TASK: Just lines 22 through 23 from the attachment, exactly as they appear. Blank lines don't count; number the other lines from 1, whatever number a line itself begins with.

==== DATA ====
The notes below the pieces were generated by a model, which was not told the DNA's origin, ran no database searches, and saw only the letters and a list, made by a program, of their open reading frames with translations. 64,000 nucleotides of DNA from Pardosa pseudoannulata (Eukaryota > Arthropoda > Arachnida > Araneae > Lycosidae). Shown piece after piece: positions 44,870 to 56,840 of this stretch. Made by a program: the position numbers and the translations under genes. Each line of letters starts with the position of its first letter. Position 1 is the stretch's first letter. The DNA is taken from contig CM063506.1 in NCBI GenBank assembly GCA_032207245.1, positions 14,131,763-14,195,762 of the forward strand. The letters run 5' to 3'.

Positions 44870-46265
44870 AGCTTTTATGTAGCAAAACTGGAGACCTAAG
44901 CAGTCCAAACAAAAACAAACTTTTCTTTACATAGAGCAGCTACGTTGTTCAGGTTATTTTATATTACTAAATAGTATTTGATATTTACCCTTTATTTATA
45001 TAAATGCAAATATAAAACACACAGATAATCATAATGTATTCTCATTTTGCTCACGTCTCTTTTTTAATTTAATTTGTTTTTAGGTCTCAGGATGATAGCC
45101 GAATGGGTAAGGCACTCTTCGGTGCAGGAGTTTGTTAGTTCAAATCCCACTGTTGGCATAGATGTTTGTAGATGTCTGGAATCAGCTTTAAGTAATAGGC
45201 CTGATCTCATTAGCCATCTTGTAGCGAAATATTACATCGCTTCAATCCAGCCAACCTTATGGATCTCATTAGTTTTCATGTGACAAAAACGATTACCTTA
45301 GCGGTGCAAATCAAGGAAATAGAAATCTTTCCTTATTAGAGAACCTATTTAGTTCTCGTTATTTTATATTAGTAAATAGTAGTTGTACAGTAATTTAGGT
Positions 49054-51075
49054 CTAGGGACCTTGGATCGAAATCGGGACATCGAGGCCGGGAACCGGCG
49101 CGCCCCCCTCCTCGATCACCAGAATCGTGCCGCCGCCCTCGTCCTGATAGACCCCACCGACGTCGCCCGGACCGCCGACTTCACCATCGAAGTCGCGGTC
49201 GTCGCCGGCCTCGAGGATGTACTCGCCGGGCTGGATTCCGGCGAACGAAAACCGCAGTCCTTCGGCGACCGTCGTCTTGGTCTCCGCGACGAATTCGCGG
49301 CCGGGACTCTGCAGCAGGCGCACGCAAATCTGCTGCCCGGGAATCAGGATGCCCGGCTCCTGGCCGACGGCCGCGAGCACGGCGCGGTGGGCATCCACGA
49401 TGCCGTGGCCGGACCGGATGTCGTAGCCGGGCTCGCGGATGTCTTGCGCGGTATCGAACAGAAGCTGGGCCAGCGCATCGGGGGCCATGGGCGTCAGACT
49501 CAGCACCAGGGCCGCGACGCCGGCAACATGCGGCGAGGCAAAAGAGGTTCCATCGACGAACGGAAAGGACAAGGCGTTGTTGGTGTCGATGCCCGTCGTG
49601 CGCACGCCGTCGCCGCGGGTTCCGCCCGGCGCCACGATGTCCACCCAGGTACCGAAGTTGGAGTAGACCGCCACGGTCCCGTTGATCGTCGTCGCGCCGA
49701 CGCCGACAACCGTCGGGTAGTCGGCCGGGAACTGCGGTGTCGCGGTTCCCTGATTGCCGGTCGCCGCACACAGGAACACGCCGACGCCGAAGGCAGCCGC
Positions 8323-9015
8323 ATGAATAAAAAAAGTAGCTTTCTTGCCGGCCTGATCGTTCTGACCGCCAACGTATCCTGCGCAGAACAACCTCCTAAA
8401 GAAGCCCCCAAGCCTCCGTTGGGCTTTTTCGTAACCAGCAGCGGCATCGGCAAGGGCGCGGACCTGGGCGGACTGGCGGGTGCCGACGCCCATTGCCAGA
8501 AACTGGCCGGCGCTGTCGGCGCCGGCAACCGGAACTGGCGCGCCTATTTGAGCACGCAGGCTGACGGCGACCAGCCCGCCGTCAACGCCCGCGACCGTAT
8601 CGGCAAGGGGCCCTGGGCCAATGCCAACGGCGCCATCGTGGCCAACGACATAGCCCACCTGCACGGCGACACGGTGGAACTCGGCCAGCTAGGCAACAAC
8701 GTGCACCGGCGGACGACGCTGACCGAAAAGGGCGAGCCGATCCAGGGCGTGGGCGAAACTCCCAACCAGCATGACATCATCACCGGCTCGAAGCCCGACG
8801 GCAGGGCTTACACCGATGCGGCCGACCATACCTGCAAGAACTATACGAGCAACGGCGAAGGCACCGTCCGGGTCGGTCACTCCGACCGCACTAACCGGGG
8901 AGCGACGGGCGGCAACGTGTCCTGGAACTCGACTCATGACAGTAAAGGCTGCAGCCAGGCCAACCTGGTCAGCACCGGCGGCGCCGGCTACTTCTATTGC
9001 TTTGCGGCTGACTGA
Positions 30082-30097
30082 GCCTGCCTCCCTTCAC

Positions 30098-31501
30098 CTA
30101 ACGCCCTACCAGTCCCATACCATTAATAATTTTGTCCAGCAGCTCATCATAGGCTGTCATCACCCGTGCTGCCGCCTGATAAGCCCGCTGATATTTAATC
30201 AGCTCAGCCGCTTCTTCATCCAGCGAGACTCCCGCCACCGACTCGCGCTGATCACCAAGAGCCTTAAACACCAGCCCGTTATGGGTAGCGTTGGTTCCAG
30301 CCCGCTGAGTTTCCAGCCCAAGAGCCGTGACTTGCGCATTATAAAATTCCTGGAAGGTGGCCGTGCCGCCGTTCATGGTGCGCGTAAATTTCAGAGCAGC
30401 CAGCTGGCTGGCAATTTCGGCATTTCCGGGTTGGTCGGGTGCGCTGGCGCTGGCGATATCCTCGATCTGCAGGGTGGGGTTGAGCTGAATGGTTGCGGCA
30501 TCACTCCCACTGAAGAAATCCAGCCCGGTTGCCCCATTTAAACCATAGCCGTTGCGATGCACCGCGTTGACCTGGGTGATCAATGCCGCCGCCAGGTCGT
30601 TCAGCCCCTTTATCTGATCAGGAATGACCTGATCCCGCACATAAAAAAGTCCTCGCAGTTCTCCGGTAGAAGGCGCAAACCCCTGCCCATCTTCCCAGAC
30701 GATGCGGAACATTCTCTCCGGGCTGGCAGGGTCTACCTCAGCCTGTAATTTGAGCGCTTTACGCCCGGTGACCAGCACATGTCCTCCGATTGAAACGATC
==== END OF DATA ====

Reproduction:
8601 CGGCAAGGGGCCCTGGGCCAATGCCAACGGCGCCATCGTGGCCAACGACATAGCCCACCTGCACGGCGACACGGTGGAACTCGGCCAGCTAGGCAACAAC
8701 GTGCACCGGCGGACGACGCTGACCGAAAAGGGCGAGCCGATCCAGGGCGTGGGCGAAACTCCCAACCAGCATGACATCATCACCGGCTCGAAGCCCGACG